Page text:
As you would expect, we have performed an extensive review of our Idaho facility, and consulted with outside experts to provide objective analysis.
We also continue to work with the FDA on the efficacy and speed of our voluntary recall so we can emerge even stronger than before.
Update as of 9/6/13 3:10PM:
Mold behind Chobani recall poses little threat to consumers
Randy Worobo is a professor of Food Science in Cornell University’s College of Agriculture and Life Sciences, and a leading expert on food spoilage, and microbial food safety and quality. He comments on Thursday’s announcement of a voluntary recall by Chobani of some Greek yogurt products due to reports of mold contamination.
“Mucor circinelloides is a species of mold commonly associated with fruits, vegetables and dairy that has been reported to cause spoilage like swelling and bloating in yogurt. It is not considered a disease-causing foodborne microorganism.
“This mold should not pose a health risk to most consumers. Very rarely, it can act as an opportunistic pathogen, but not through food and usually only for people with compromised immune systems through inhalation. The organism is regularly used for the production of natural flavor compounds that are widely used in the food industry.”
Update as of 9/6/13 1PM:
Through extensive testing and expert consultation, we now know that the mold found in the products we voluntarily recalled this week is a species called Mucor circinelloides.
Mucor circinelloides is not considered a foodborne pathogen.
Update as of 9/5/13 930PM:
In working with our consumers to locate code 16-012, we’ve found this image to be helpful.
Update as of 9/5/13 930AM:
We sincerely thank you for your understanding as we do our best to provide new details in real time. To be extra cautious, we have moved from a voluntary withdrawal to a voluntary recall. This partnership with the FDA will allow us to ensure that we’re reaching as many of our consumers with notification of reported quality concerns.
Nothing is more important to us than the health and safety of our consumers, and we are taking all of the necessary steps to uphold our very rigid quality standards. If you’ve purchased these products with the code 16-012, best by dates 9/11/2013 – 10/7/2013, please discard and contact our Customer Loyalty Team: http://chobani.com//care.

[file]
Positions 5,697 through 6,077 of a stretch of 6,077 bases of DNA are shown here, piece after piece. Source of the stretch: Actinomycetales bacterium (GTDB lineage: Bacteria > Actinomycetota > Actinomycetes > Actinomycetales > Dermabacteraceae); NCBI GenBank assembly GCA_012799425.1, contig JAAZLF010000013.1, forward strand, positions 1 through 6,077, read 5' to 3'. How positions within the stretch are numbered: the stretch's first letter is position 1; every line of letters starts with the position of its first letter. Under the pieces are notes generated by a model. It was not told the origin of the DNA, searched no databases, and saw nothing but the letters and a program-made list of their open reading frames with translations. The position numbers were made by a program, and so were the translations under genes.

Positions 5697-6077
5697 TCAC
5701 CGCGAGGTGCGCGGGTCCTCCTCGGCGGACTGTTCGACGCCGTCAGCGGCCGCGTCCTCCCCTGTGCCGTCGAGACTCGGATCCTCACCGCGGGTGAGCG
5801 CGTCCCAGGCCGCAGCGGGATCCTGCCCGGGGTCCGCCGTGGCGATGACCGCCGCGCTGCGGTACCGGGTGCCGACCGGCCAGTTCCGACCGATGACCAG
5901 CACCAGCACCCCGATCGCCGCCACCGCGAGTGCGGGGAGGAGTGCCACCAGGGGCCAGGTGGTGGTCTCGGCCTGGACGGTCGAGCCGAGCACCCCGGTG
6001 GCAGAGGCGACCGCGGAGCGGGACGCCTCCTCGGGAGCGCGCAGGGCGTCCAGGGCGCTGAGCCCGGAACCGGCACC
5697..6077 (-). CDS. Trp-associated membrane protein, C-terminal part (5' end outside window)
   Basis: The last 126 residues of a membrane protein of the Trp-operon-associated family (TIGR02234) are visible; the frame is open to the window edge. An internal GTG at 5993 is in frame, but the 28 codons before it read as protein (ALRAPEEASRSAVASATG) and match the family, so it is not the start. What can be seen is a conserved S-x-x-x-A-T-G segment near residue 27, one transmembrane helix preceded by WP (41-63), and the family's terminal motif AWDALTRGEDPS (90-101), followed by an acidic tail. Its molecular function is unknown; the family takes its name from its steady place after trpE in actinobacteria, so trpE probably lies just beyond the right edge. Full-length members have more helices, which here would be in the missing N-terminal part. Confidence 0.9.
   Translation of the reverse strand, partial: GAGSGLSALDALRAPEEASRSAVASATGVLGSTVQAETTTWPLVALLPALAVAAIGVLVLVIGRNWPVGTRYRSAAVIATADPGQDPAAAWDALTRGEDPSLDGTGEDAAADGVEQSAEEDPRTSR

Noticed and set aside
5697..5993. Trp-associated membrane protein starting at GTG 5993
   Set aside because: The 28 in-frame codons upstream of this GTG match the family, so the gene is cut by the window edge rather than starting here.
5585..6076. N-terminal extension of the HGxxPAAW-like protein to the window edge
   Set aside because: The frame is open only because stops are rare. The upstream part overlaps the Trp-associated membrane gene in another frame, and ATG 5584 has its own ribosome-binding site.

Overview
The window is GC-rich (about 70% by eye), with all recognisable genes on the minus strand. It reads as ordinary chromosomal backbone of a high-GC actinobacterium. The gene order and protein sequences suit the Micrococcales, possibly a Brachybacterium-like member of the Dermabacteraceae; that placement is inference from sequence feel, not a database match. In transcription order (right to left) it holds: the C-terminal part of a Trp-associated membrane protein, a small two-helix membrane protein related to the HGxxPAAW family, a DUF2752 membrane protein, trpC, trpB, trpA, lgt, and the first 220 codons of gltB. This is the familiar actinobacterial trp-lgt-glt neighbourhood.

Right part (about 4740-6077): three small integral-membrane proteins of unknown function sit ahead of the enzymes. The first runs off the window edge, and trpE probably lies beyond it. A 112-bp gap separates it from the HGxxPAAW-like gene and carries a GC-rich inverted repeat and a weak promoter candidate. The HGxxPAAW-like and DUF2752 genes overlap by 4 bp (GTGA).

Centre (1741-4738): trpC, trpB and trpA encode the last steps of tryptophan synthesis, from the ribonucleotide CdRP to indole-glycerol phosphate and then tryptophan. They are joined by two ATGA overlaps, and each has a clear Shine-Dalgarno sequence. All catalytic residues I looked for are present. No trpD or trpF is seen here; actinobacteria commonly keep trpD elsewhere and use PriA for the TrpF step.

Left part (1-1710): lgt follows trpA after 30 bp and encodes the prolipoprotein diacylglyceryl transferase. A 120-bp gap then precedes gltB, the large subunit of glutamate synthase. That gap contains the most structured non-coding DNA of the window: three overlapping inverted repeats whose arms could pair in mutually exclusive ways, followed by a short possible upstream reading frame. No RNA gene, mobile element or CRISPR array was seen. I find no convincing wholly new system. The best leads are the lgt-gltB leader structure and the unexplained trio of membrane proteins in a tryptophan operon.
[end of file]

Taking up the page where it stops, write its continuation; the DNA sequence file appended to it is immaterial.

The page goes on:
And for our full press release, please click here: http://chobani.com//who-we-are/news/2013/09/05/voluntary-recall/.
Update as of 9/3/13 6PM:
Our thorough investigation has identified a type of mold commonly found in the dairy environment. The product in question is less than 5% of our production and is limited to products produced at our Idaho facility, which accounts for only one third of our production capacity.
Update as of 8/31/13 at 12PM:
Here at Chobani, nothing is more important to us than the quality of our products and the safety and satisfaction of our customers. Recently, we heard quality concerns surrounding certain products, which were experiencing swelling or bloating.
We’ve been diligently working with our retail partners and have voluntarily and proactively removed and replaced the majority of potentially affected products with the code 16-012, expiration dates 9/11/2013 – 10/7/ 2013 to ensure our fans are met with only the best experience when enjoying our products.
In order to deliver upon our very rigid quality standards, we ask that if you’ve purchased products with these code dates to contact our Customer Loyalty Team directly at http://chobani.com//care so we can coordinate replacements. Please know that we apply the same standards of excellence to our customer service as we do to our products and can assure you we will provide great care as soon as we can.
We’re committed to crafting only the best-tasting, highest-quality yogurt made with only natural ingredients, which means all of our products are free of preservatives. As we continue along our journey to provide better options to people everywhere, we thank you for your continued support. Without you, Chobani simply wouldn’t be possible.